(3) That he has arranged, through his father, with merchants in Clintwood to extend $30.00 a month credit to his wife for food and clothing.
(4) That he gave her an automobile and other personal property, before instituting this suit.
It seems that after the husband had definitely determined to leave his wife, he had his father, W. E. Hughes, and his lawyer, J. C. Smith, make her a proposition for the settlement of their marital difficulties. The wife understood this proposition to be that if she would return from Haysi to Clintwood, she would have the home and the furniture, free of debt, that the custody of the boy would be given to W. E. Hughes and that either she or her husband could visit him whenever they so desired, and that W. E. Hughes would not permit either her or the boy to suffer for food or clothing. In the event the wife accepted this proposition, she surrendered her right to the care and custody of her only child, the possession and title to a Chevrolet car registered in her name, and virtually transferred her marital right to look to her husband for maintenance, to his father, W. E. Hughes, who was under no legal obligation to provide such maintenance. This proposition was declined by the wife.
It appears that the husband, without consulting his wife, notified the tenant in the home at Clintwood to vacate on January 1, 1938. The husband took his wife's car and kept it in Richmond. Knowing that her husband had left her, she moved her furniture from Haysi to Clintwood, and stored it in the home, and continued to live with one of her sisters. Early in 1938, she recorded the deed of gift from her husband, and rented the home (except two rooms in which her furniture was stored) for $22.50 per month. The father, W. E. Hughes, gave her $10.00 a month for January and February, and she received $20.00 a month for March, April and May. She was not fully informed as to what arrangements, if any, had been made for her to obtain the necessities of life from the merchants in Clintwood, and as a matter of fact never bought one pennyworth from them. This arrangement for extending credit to the wife was made by W. E. Hughes, who is under no legal obligation to support and maintain Olga Hughes and her son, and therefore this extension of credit to the wife may be withdrawn at will. The inference from the testimony is that it has already been so withdrawn.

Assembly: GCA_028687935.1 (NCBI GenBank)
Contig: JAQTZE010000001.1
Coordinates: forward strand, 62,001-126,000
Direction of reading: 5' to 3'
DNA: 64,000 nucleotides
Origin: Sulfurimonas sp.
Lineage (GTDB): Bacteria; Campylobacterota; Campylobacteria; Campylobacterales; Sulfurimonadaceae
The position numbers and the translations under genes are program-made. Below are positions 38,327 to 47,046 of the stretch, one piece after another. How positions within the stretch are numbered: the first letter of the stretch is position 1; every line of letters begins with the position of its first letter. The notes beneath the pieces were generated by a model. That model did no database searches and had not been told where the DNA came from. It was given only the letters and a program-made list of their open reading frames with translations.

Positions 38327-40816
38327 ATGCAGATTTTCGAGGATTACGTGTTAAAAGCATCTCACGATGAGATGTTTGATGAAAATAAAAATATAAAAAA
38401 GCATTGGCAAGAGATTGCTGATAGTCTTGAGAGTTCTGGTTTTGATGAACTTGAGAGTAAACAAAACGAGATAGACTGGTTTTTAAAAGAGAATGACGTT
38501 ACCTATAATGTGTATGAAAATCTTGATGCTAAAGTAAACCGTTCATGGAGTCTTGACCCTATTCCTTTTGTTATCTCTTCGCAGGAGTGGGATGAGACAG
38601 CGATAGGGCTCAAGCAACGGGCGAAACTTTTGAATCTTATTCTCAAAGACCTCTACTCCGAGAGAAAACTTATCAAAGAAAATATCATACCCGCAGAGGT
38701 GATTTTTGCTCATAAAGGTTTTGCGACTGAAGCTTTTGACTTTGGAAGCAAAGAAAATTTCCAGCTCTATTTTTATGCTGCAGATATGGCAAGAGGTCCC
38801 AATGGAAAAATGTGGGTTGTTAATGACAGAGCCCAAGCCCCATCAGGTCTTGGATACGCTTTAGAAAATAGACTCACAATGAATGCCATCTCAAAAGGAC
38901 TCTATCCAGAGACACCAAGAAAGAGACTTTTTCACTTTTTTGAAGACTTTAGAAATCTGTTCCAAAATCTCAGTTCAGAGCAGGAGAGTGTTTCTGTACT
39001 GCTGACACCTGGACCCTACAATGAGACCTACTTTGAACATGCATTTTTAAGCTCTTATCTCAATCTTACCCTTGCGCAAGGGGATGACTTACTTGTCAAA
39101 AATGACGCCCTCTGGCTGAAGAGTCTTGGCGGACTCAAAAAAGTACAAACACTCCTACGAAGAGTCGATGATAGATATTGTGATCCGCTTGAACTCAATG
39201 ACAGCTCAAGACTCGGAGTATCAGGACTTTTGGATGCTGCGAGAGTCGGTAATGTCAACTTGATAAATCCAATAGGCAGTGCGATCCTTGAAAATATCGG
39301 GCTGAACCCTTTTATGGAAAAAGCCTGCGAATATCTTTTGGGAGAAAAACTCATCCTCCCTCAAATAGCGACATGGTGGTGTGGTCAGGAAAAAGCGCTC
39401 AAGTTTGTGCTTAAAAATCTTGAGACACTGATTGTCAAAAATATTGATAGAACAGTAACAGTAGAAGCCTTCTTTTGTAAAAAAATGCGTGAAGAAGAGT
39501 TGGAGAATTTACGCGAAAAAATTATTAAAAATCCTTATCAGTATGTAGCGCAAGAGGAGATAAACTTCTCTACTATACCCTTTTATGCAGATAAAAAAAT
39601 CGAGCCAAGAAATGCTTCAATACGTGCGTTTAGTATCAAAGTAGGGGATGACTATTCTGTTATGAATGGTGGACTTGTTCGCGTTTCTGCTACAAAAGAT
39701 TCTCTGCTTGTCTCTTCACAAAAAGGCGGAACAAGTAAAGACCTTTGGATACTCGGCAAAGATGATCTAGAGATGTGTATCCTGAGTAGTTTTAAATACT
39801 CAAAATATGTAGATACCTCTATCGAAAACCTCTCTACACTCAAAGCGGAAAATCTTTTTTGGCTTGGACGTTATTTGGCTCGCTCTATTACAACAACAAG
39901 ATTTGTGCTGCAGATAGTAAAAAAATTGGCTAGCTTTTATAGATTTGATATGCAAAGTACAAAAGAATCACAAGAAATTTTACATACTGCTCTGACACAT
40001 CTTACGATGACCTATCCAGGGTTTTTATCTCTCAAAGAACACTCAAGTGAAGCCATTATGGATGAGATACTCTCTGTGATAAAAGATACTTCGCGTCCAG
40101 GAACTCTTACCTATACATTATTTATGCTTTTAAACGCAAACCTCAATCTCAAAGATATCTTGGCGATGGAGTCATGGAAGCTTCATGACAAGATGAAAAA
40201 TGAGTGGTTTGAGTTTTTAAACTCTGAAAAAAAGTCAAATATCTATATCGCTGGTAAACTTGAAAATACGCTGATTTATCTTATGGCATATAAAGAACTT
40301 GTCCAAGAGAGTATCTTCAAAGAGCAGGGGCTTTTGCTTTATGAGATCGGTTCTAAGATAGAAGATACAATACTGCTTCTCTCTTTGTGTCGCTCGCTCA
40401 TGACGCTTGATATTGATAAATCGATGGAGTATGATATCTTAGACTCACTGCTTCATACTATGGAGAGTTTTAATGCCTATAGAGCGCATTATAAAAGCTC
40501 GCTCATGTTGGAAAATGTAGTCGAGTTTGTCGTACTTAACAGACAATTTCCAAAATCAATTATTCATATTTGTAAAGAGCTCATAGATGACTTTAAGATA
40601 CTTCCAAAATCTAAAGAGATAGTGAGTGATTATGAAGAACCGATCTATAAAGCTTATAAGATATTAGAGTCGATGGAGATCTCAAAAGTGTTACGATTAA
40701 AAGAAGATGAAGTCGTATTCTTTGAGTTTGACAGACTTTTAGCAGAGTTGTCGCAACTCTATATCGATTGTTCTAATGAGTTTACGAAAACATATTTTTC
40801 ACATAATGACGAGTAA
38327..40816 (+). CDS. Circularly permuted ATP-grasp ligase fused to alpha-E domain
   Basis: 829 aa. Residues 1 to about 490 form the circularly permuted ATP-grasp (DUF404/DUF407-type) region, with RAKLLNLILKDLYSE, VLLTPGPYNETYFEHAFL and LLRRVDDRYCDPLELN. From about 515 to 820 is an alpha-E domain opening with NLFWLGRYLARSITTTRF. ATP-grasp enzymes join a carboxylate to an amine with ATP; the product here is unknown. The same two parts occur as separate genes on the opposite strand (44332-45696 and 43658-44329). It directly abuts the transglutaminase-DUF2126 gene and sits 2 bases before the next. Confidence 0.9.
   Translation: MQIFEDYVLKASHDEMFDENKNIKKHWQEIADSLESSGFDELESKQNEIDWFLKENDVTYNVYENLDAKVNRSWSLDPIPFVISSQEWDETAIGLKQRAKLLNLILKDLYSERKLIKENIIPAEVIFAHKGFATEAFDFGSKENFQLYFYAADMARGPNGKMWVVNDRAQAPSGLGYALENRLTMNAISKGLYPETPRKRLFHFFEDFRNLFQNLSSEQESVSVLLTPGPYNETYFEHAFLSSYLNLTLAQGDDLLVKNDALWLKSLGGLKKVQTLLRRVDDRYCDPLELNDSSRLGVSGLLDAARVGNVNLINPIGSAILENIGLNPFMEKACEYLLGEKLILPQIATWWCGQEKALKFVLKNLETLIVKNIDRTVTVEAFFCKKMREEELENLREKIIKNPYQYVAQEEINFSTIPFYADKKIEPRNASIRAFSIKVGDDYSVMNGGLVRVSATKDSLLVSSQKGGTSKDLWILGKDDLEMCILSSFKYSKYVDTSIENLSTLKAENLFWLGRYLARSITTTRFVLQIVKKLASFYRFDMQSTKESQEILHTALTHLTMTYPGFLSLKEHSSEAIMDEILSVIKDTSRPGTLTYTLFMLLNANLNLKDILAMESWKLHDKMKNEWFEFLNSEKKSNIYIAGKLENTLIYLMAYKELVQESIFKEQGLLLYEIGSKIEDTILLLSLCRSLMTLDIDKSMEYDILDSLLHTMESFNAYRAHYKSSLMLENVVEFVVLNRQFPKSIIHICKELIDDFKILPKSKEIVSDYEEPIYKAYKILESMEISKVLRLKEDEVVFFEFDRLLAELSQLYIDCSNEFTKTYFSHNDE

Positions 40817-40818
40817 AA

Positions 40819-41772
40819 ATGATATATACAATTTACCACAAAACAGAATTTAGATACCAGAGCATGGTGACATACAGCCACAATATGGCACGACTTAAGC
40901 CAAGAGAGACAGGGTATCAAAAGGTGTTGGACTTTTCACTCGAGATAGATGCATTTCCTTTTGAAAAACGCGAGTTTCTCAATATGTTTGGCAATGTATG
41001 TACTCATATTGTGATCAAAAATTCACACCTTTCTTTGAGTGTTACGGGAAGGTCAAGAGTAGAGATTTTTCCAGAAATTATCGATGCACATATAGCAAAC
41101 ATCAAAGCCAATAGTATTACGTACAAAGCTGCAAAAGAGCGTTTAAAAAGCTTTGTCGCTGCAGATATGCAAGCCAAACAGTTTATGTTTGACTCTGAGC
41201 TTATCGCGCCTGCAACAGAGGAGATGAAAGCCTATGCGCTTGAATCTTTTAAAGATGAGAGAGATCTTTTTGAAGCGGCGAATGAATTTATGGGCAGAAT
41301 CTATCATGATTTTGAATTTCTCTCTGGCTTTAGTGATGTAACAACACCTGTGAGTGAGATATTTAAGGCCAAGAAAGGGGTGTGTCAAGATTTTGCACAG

It further appears that Newton E. Hughes owed the following obligations:
(1) He was accommodation endorser on a note for $800.00 executed by John M. Rasnick, his former boss, held by the receivers of the Dickenson County Bank.
(2) He was maker of two notes, totalling $250.00, held by the Cumberland Bank Trust Company.
(3) He owed an open account of $46.00 due the Haysi Motor Sales Company for automobile tires, repairs, and gasoline.
After his wife had refused to accede to her husband's unreasonable proposition, and after this suit was begun, he informed his creditors, either directly or indirectly, that he had conveyed his home to his wife, and suggested that they bring suit to set aside the deed and subject the home to the payment of the debts owed by him. In addition, he instructed Haysi Motor Company to charge the $46.00 account to him and his wife jointly, and obtain a joint judgment against her.
Every creditor followed his suggestion, and receivers of the Dickenson County Bank filed a suit against N.E. and Olga Hughes to set aside the deed conveying the house and lot in Clintwood to the wife and subject that property to sale to satisfy the debt due and owing by her husband. The house and lot were thus sold by decree of court, at public auction, and brought approximately $1,900. All except about $200.00 will be used to pay the debts and costs of the proceedings.